About Thomas Fitzgerald

Thomas is a professional fine art photographer and writer specialising in photography related instructional books as well as travel writing and street photography. 

Imposter Syndrome

Imposter Syndrome

Imposter Syndrome - Thomas Fitzgerald Photography

I was a big fan of Mythbusters when it was on, and I'm a big fan of Adam Savage. I regularly watch/listen to his podcast on Tested.com: “Still Untitled: The Adam Savage Project". I love Adam's insight into the creative process and as someone who has worked in the creative arts for many years, I know where he's coming from a lot of the time. He often puts words on experiences or feelings that I've had working as a creative in ways that I could not. One of the things that he's talked about several times on the podcast is something that I've experienced many times throughout my professional life, and he calls it "Imposter Syndrome"

Imposter Syndrome is basically the feeling you get when you're in a creative rut, where you feel like you don't belong or that you're just pretending you can do the job. You feel like you're not good enough or that you're a fraud, and you've somehow snuck into the field that you're in. You feel like someone will notice at any minute. In other words you feel like an imposter.

When I was working full time as a motion graphics artist, I had this feeling a lot. I felt like I was always working on the edge of what I could do, and I was always afraid that I would fail and be "found out". Even though many people have praised my work, and clients have often said how they wanted to work with me, to me that didn't make any difference. I never felt that what I was doing was good enough. This isn't some sort of reverse ego or anything. I've always been very insecure about my work, and I always found it hard to take praise.

I used to think that it was just me that felt this kind of insecurity about my own creativity, but talking to other people who work in the field, and listening to Adam, I've realised that this is actually quite common. There was a great comment from the Legendary photographer Jay Maisel, when he was being interviewed by Scott Kelby. (I'm sure that I'm butchering this, but the gist of it is this...) Scott asked him if he was ever got frustrated with his own work, thinking that someone who's worked as long as he has wouldn't be. Jay replied that of course he did, he just got frustrated on another level.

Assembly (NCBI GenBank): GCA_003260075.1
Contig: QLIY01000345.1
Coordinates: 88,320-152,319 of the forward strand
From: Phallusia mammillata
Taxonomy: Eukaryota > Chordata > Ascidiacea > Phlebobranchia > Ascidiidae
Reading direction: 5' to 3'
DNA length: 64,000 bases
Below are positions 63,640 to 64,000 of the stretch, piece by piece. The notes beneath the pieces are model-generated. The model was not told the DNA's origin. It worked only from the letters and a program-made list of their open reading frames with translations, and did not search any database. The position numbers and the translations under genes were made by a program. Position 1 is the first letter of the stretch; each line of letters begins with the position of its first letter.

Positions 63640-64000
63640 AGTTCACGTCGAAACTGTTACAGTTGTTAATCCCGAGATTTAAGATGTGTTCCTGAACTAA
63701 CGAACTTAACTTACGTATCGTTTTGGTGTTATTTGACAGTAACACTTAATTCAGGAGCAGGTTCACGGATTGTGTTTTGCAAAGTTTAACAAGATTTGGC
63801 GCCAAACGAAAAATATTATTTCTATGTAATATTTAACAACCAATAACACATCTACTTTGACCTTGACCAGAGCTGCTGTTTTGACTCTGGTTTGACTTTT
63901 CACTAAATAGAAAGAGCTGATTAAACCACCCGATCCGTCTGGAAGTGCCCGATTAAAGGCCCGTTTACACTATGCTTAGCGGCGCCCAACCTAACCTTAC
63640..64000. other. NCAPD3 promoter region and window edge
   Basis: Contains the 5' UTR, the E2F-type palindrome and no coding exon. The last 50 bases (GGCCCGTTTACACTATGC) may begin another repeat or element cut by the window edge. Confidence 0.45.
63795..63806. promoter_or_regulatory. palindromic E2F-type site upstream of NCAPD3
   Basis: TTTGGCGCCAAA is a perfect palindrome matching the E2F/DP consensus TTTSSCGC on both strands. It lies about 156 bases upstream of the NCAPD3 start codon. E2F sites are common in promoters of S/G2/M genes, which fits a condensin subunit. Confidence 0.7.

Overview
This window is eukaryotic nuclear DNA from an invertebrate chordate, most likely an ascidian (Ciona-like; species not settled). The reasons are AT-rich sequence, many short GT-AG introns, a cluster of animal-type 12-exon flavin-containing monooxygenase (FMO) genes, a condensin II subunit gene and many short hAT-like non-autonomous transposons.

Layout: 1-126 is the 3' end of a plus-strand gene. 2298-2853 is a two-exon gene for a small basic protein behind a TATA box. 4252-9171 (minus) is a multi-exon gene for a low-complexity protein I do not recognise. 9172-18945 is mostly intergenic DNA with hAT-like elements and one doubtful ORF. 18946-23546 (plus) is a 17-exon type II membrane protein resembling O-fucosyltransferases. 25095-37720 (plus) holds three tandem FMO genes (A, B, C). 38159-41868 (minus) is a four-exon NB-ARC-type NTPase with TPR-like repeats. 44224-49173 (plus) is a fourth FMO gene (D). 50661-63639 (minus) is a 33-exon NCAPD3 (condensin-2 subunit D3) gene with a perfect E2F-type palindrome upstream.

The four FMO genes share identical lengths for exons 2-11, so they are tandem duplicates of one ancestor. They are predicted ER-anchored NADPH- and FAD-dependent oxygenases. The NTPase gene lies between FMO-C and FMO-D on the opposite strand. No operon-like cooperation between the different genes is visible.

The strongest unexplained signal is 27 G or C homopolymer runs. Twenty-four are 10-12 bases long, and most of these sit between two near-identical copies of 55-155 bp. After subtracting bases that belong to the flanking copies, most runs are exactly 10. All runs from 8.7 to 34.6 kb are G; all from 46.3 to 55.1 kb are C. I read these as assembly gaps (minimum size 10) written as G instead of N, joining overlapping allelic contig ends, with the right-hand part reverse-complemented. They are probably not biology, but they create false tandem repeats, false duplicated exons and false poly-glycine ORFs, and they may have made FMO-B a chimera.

When it comes to photography, I have this imposter syndrome all the time. Right now I'm going through a creative rut, and I’m suffering from a bad case of it. Lately, I've been questioning everything I'm doing and again, that sense of "who are you kidding" has been coming through. I feel frustrated when I see the work of others, and in my head, nothing I do can seem to measure up. I wonder if I'm even worthy to call myself a photographer, and I keep feeling like I'll be found out as the imposter that I feel that I am. It's a horrible feeling and while some of it is rooted in my own insecurity I have to realise that this is something that many creative people experience. You just have to try and have confidence in yourself, which is hard, seen as it's something that chips away at your confidence.

So how do you get over it? Well, If I had that answer I would probably be a rich man! You just have to struggle through the rut and hope you'll come out the other side soon. Sometimes you need to take a step back and try something different. I've been very caught up with certain things lately. To try and shake things up a bit I've started shooting some film again. It's such a different process that I hope it might help. I've also been using some of my older cameras again in the hope that a sense of nostalgia might help a creative spark ignite.

The funny thing is, as much as I doubt myself, when I come away from it, I really miss photography. As much as I feel like an imposter, when I look back at some of my old photos, I know I can do good work. At the end of the day, I just have to take solace in the fact that this I something that artists have struggled with since there was such as thing as art. I wonder if some ancient caveman somewhere on the tundra felt like he should quit the cave paintings and go back to hunting and fishing.

Image by Alex Wong, Via Unsplash



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Street Photo Diary Issue 18: NY & DC Edition

Street Photo Diary Issue 18: NY & DC Edition